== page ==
McThai : Global Brand with Local Reach

Editorial Team
Editorial Team

McThai is rolling out an unrivalled localisation strategy to enhance market saturation.


McDonald’s sells more than 75 hamburgers every second and its famous golden arches are recognised by millions around the globe. As a result of its alignment to global strategy, ‘Plan to Win’, McDonald’s serve 68 million people a day, which equates to around one percent of the world’s population. With more than 35,000 restaurants in 118 countries, the quick service restaurant chain strives to be more than just a restaurant; seeking new ways to fulfil its brand promise of quality, service, cleanliness and value.

Employing more than 1.7 million people worldwide, McDonald’s has mastered the quick service and fast food industry with an unparalleled localisation strategy. Nowhere is this truer than Thailand, where the franchise has 202 restaurants, serving more than eight million customers a month.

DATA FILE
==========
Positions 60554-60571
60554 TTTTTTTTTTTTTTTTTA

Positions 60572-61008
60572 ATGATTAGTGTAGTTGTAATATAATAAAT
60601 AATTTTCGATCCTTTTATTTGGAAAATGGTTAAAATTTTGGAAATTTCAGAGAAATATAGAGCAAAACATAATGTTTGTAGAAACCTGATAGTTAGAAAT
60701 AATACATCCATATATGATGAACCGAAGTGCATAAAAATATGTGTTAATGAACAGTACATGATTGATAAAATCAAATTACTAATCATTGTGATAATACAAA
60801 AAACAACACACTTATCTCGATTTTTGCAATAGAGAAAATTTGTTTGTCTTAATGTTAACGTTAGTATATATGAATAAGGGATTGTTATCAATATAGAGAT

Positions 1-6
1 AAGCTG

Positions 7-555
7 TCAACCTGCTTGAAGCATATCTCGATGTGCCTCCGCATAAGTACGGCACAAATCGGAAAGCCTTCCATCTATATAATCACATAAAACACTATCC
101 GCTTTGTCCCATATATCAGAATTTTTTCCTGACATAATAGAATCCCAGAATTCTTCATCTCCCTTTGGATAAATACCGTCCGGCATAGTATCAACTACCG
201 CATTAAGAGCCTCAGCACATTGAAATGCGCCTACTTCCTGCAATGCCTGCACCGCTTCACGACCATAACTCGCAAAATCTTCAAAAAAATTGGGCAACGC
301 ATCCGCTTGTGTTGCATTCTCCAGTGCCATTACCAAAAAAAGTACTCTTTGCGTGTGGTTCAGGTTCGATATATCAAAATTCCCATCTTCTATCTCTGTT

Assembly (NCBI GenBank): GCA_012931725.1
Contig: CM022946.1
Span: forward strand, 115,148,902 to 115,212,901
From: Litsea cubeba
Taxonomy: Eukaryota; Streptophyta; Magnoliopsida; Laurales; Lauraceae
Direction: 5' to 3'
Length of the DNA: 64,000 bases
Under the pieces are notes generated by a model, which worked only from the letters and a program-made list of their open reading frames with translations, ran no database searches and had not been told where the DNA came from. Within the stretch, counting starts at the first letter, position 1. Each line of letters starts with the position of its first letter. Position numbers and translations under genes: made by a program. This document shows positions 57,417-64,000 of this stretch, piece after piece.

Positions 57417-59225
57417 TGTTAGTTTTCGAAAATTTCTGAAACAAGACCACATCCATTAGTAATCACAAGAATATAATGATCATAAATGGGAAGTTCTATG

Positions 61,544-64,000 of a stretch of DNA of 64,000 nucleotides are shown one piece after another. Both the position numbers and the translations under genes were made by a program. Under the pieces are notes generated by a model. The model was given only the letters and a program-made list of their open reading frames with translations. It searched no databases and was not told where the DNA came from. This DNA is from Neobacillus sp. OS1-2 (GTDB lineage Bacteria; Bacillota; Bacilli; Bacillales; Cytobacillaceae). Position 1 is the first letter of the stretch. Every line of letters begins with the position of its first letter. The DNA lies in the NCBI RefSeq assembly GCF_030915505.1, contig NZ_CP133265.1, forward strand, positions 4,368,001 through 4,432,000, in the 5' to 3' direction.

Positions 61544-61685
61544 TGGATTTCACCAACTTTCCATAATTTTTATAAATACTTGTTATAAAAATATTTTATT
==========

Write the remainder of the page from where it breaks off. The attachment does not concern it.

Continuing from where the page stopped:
“In line with our local commitment, we have items that are specific to Thailand like the Samurai pork burger, the spicy McWings, the spicy chicken teriyaki and rice, and chilli sauce available as a condiment,” said Hester Chew, Chairman of Executive Committee and CEO of McThai, the sole McDonald’s franchisee in the country.

Although some items are localised, McThai’s core products are largely the same internationally and of the same universal quality as you would find in any McDonald’s globally.